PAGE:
Chapin Tools USA, LLC

Block Planes

Stanley Planes


Making and Using Tools - Planes, Scrapers, and Shaves

  Spokeshaves - Use and Maintenance by Kevin Brennan


We equip our shaves with a pre-sharpened, A-2 Steel blade. A-2 is used because of its ability to hold an edge and because of its durability - especially in green oak.

The Standard size blade is hollow ground on both sides, like an old fashioned straight razor. This profile produces a smoother cut with less friction and makes the blade easier to sharpen. We want to be sure of your satisfaction so please read these instructions for getting the most out of our tools.

The shave comes sharpened and tested and ready to use but may need some adjustment to work correctly.  Please be careful to avoid cutting yourself on the sharpened edge and also don't let the blade drop onto a hard surface or come in contact with anything that might nick the edge.

In our shaves, depth-of-cut is changed by removing the blade and adjusting the "Jackscrews" found under the blade tangs.  While some other methods of adjustment have been developed we prefer this method because of the following:

  • Once adjusted for the cut, the Jackscrews give the blade a stable bearing surface, reducing the chance of chatter

  • The blade can be adjusted for a fine cut and quickly adjusted to cut thicker shavings temporarily by loosening one nut by a quarter or half turn; then returned to its original setting quickly, by re-tightening

  • Once adjusted to the user's particular needs the blade is usually left in that position and always returns to exactly the same place when returned from sharpening.

Removing the Blade for Adjustment

Hold the tool over a bench with the blade pointing away from you.

Spin off the brass nuts and let the blade drop to the bench.  Sometimes the blade will not fall completely out of the "Stock". 



If it still remains in the stock flip the tool over, so the blade remains pointed away from you, and lay it on the bench.

Carefully grab the tips of the tangs with your thumbs and forefingers and lift the blade out.

With the blade is out note the two Jack Screws just inside each tang stud hole. Take a standard Phillips head screwdriver and turn the screws clockwise to lower the blade for a smaller cut and alternately counter-clockwise for thicker cut.

A very little change goes a long way here - as little as a 1/12th turn can make a difference. Carefully replace the blade and nuts (these should be snug to avoid chatter) and test. Repeat as necessary until you are getting the shavings you expect. The tools are tuned with the goal of giving the user a cut across the full length of the cutter.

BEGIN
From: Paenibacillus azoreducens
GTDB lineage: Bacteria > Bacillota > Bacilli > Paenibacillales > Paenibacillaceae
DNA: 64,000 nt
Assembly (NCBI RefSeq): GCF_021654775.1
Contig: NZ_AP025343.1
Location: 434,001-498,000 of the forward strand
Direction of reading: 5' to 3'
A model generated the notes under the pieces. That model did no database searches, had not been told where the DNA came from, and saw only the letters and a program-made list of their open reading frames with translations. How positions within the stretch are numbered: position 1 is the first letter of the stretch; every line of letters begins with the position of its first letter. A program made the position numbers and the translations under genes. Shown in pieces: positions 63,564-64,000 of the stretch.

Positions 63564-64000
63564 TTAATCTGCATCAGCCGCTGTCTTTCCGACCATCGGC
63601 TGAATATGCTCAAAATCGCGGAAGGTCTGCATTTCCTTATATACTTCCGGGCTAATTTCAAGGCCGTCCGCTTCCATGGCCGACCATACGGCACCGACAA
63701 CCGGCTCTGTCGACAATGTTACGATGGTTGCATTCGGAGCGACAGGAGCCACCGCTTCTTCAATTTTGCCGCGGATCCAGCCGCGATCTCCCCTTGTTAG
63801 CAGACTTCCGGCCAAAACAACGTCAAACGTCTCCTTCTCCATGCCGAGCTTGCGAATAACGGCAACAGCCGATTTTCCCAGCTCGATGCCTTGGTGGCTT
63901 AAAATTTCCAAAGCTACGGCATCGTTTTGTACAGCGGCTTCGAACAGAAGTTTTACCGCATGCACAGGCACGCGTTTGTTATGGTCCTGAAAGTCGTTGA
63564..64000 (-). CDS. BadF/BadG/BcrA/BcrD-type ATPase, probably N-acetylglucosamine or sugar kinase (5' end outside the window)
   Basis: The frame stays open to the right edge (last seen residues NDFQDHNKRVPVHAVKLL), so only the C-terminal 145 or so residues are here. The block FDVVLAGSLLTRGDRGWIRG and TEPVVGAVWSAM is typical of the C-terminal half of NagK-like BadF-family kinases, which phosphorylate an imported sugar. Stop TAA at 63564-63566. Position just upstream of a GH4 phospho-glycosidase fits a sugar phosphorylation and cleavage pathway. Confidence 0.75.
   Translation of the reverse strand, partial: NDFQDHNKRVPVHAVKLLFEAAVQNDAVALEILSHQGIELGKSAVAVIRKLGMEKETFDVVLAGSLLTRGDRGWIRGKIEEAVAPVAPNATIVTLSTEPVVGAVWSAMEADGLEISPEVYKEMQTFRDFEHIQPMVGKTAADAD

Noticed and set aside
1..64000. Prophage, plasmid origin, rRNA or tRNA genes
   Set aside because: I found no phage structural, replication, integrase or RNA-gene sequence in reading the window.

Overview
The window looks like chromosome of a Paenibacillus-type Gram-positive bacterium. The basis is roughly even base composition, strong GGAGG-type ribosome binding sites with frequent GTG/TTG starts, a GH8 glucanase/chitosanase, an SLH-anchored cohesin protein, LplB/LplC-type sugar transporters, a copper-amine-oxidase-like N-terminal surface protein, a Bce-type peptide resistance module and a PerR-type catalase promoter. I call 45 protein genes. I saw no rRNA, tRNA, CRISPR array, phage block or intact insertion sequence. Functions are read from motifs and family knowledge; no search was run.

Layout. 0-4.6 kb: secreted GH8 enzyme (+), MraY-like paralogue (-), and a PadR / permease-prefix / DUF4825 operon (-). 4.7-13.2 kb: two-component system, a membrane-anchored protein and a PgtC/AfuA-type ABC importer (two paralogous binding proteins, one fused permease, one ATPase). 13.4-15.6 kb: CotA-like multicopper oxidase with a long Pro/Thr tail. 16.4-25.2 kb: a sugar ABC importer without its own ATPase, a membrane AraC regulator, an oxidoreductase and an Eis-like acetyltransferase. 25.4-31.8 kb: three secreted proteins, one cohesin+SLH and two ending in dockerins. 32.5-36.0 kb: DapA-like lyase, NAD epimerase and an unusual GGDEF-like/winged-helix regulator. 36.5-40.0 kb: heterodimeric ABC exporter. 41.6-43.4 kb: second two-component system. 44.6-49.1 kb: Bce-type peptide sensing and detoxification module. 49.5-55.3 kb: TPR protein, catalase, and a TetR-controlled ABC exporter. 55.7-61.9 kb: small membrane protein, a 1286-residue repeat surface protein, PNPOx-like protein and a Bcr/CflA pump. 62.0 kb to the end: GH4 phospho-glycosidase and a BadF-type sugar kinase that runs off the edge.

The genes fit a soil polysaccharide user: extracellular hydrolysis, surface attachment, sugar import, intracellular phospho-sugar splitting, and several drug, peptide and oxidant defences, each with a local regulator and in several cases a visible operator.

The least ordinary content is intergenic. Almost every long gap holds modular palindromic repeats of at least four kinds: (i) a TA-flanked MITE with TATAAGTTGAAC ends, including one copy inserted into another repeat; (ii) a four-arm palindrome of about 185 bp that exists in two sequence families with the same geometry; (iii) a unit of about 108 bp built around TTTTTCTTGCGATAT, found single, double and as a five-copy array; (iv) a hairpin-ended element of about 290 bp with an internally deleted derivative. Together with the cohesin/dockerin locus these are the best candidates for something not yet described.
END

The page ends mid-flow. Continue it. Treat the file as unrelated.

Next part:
Many people like to have a blade set a little higher on one side to give a deeper cut on one side of the blade. Figure 4 shows the blade slightly higher on one side.


The following is important for getting the most out of this tool. When you are cutting a very tight inside curve you will need to let the blade out a little so it can bite into the work.

Holding the Tool

When using the shave it is better to "choke-up" on the stock to get the best control.

Experienced users tend to hold the shave with their first two fingers on the square part of the stock on either side of the blade, with their thumbs on the opposite side. Their other two fingers wrap around the inside curve of the handles.

This technique works best on a push stroke, especially when "lifting" the shaving by bringing the front of the tool up at the end of the stroke.

When pulling the shave across the work spreading your fingers on the back of the shave helps in control.  Apply even pressure to the tang studs to push the blade down and out.


  • Tip: Other things to consider are material and application, i.e. if you are working green oak you can cut a thicker shaving than in dry oak, and, while you will want a lighter cut in general in softwoods, you will want a finer cut in a chair seat while finishing than if you are shaping.

  • Tip: When loosening to get a temporary thick cut, add tension to this by tightening the other side a little.

Kevin Brennan of Kansas City Windsor Tool Works

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